Until 2018, scientists could find better terrain maps of Mars than they had of Antarctica.
Now, with software engineering, code optimization and parallel software development assistance from the Ohio Supercomputer Center (OSC), they have “the highest-resolution terrain map by far of any continent,” according to Ian Howat, Ph.D.
Howat is a professor of earth sciences and director of the Byrd Polar and Climate Research Center at The Ohio State University, as well as the leader of a mapping project called The Reference Elevation Model of Antarctica (REMA).
“At this resolution, you can see almost everything. We can actually see variations in the snow in some places. We will be able to measure changes in the surface of the continent over time,” said Howat. “We will see changes in snow cover, changes in the motion of ice, be able to monitor river discharge, flooding and volcanoes and to see the thinning of glaciers.”
The model’s total file size is more than 150 terabytes, or 150,000 gigabytes, which is precise enough to allow scientific teams to plan some trips over the continent’s treacherous terrain.
“We had to start from scratch to build this. The software had to filter the data, process it and turn it into a refined product for the scientific and broader community to use,” Howat said.
The project began with images taken from a constellation of polar-orbiting satellites. Using the opensource Surface Extraction from TIN-based Searchspace Minimization (SETSM) software, developed at Ohio State by Howat and MyoungJong Noh, Ph.D., the images were processed into Digital Elevation Models. For this data-intensive process, Howat and his colleagues used the petascale Blue Waters supercomputer located at the National Center for Supercomputing Applications in Illinois.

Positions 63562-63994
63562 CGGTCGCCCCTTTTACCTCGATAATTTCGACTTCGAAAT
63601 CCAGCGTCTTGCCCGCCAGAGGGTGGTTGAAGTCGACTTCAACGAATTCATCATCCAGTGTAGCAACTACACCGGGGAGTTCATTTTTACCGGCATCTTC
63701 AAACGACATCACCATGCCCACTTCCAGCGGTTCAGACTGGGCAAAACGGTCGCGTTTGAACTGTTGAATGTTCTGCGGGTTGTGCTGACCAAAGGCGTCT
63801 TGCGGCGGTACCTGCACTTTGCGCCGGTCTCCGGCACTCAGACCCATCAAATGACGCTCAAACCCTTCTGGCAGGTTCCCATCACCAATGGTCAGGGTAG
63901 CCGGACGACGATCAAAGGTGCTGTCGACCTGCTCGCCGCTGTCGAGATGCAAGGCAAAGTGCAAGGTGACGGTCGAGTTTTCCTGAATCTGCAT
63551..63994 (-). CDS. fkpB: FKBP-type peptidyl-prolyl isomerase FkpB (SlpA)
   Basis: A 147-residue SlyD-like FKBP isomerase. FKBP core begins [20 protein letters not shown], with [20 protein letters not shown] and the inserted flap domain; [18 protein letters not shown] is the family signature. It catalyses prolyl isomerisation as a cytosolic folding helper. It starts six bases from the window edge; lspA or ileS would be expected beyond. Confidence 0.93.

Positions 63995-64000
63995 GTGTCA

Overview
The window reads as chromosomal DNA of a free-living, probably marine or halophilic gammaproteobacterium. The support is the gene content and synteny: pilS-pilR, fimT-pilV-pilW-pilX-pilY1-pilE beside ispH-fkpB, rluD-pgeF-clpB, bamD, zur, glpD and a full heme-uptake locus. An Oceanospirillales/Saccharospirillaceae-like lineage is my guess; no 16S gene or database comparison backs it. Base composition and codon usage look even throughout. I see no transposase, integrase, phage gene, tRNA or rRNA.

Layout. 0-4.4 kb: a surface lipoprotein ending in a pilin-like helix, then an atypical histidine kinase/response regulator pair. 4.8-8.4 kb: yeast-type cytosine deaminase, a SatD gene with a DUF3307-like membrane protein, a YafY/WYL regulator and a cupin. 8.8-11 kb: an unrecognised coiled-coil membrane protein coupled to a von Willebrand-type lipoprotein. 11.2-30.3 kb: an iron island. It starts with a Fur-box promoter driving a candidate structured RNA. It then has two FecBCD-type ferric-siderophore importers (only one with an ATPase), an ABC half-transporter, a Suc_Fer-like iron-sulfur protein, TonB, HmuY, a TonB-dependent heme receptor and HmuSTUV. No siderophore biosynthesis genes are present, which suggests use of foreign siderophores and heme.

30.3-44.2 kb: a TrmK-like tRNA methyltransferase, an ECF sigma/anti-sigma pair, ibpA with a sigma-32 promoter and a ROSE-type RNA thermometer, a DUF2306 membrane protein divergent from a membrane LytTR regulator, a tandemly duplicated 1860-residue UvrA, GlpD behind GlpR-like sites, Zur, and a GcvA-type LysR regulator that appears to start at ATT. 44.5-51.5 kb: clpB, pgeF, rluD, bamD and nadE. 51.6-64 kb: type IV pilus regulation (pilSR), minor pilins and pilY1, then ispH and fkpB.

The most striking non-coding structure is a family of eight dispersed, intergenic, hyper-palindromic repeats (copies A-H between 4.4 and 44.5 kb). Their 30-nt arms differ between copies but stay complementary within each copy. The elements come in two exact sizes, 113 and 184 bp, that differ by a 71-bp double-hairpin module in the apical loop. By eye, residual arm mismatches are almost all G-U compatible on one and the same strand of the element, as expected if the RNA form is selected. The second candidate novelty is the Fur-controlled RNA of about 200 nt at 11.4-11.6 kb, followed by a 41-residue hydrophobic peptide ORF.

“Dr. Howat has used OSC systems for earlier terrain mapping projects, including one that examined the melting Greenland ice sheet in 2014 and another that aided disaster relief assistance following Nepal's 2015 earthquake,” said Karen Tomko, Ph.D., OSC’s director of research software applications and manager of the scientific applications group.
Members of Tomko’s group (Judith Gardiner, Ph.D., and Samuel Khuvis, Ph.D.) have been collaborating on software development with Howat and Noh, co-principal investigator of the grant. “The REMA project was better suited for a petascale system, and we were pleased to help them scale the code accordingly,” Tomko said.
Other collaborators on the project included the Polar Geospatial Center at the University of Minnesota.
PROJECT LEAD // Ian Howat, Ph.D., The Ohio State University
RESEARCH TITLE // Automated, high resolution terrain generation for
XSEDE FUNDING SOURCES // National Geospatial-Intelligence Agency, National Science Foundation
WEBSITE // byrd.osu.edu/people/howat.4